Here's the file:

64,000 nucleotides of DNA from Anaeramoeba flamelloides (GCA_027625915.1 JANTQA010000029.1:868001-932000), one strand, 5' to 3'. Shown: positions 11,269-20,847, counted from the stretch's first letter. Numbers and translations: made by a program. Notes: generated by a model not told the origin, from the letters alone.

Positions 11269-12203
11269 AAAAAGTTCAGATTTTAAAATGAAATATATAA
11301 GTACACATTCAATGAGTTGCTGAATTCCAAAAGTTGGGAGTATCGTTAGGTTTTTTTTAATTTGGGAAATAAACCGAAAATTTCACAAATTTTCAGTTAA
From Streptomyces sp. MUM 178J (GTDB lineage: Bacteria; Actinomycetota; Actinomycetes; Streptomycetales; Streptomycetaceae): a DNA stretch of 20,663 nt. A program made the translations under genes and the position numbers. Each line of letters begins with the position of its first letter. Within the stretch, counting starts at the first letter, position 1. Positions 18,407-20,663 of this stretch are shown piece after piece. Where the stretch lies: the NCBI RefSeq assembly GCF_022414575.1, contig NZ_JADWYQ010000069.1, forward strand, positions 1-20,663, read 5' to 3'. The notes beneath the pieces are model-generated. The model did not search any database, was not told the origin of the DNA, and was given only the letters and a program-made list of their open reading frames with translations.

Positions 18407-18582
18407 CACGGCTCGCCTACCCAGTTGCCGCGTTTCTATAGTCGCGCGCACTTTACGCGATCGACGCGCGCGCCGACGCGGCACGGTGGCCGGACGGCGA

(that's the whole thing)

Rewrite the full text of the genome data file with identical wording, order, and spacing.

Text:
64,000 nucleotides of DNA from Anaeramoeba flamelloides (GCA_027625915.1 JANTQA010000029.1:868001-932000), one strand, 5' to 3'. Shown: positions 11,269-20,847, counted from the stretch's first letter. Numbers and translations: made by a program. Notes: generated by a model not told the origin, from the letters alone.

Positions 11269-12203
11269 AAAAAGTTCAGATTTTAAAATGAAATATATAA
11301 GTACACATTCAATGAGTTGCTGAATTCCAAAAGTTGGGAGTATCGTTAGGTTTTTTTTAATTTGGGAAATAAACCGAAAATTTCACAAATTTTCAGTTAA
From Streptomyces sp. MUM 178J (GTDB lineage: Bacteria; Actinomycetota; Actinomycetes; Streptomycetales; Streptomycetaceae): a DNA stretch of 20,663 nt. A program made the translations under genes and the position numbers. Each line of letters begins with the position of its first letter. Within the stretch, counting starts at the first letter, position 1. Positions 18,407-20,663 of this stretch are shown piece after piece. Where the stretch lies: the NCBI RefSeq assembly GCF_022414575.1, contig NZ_JADWYQ010000069.1, forward strand, positions 1-20,663, read 5' to 3'. The notes beneath the pieces are model-generated. The model did not search any database, was not told the origin of the DNA, and was given only the letters and a program-made list of their open reading frames with translations.

Positions 18407-18582
18407 CACGGCTCGCCTACCCAGTTGCCGCGTTTCTATAGTCGCGCGCACTTTACGCGATCGACGCGCGCGCCGACGCGGCACGGTGGCCGGACGGCGA